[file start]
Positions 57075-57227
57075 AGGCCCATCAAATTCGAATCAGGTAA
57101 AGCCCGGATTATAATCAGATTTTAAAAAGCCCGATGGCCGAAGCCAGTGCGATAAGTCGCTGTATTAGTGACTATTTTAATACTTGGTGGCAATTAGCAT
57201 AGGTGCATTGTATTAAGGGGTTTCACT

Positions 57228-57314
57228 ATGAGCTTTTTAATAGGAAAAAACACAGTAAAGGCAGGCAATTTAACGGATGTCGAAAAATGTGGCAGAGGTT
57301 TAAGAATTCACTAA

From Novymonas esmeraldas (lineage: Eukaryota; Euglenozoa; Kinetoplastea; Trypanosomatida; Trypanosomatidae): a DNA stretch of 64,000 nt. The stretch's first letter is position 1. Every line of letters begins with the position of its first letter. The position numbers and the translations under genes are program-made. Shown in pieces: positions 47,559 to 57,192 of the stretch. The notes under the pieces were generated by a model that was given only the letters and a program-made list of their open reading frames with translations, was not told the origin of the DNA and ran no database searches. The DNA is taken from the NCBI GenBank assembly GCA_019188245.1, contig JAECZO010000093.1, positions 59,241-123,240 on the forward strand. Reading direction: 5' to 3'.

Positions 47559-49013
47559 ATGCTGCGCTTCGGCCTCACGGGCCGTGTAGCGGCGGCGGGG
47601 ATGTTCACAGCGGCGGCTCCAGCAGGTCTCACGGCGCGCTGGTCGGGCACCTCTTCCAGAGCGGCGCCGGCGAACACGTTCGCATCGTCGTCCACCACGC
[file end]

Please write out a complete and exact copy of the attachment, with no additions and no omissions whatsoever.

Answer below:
Positions 57075-57227
57075 AGGCCCATCAAATTCGAATCAGGTAA
57101 AGCCCGGATTATAATCAGATTTTAAAAAGCCCGATGGCCGAAGCCAGTGCGATAAGTCGCTGTATTAGTGACTATTTTAATACTTGGTGGCAATTAGCAT
57201 AGGTGCATTGTATTAAGGGGTTTCACT

Positions 57228-57314
57228 ATGAGCTTTTTAATAGGAAAAAACACAGTAAAGGCAGGCAATTTAACGGATGTCGAAAAATGTGGCAGAGGTT
57301 TAAGAATTCACTAA

From Novymonas esmeraldas (lineage: Eukaryota; Euglenozoa; Kinetoplastea; Trypanosomatida; Trypanosomatidae): a DNA stretch of 64,000 nt. The stretch's first letter is position 1. Every line of letters begins with the position of its first letter. The position numbers and the translations under genes are program-made. Shown in pieces: positions 47,559 to 57,192 of the stretch. The notes under the pieces were generated by a model that was given only the letters and a program-made list of their open reading frames with translations, was not told the origin of the DNA and ran no database searches. The DNA is taken from the NCBI GenBank assembly GCA_019188245.1, contig JAECZO010000093.1, positions 59,241-123,240 on the forward strand. Reading direction: 5' to 3'.

Positions 47559-49013
47559 ATGCTGCGCTTCGGCCTCACGGGCCGTGTAGCGGCGGCGGGG
47601 ATGTTCACAGCGGCGGCTCCAGCAGGTCTCACGGCGCGCTGGTCGGGCACCTCTTCCAGAGCGGCGCCGGCGAACACGTTCGCATCGTCGTCCACCACGC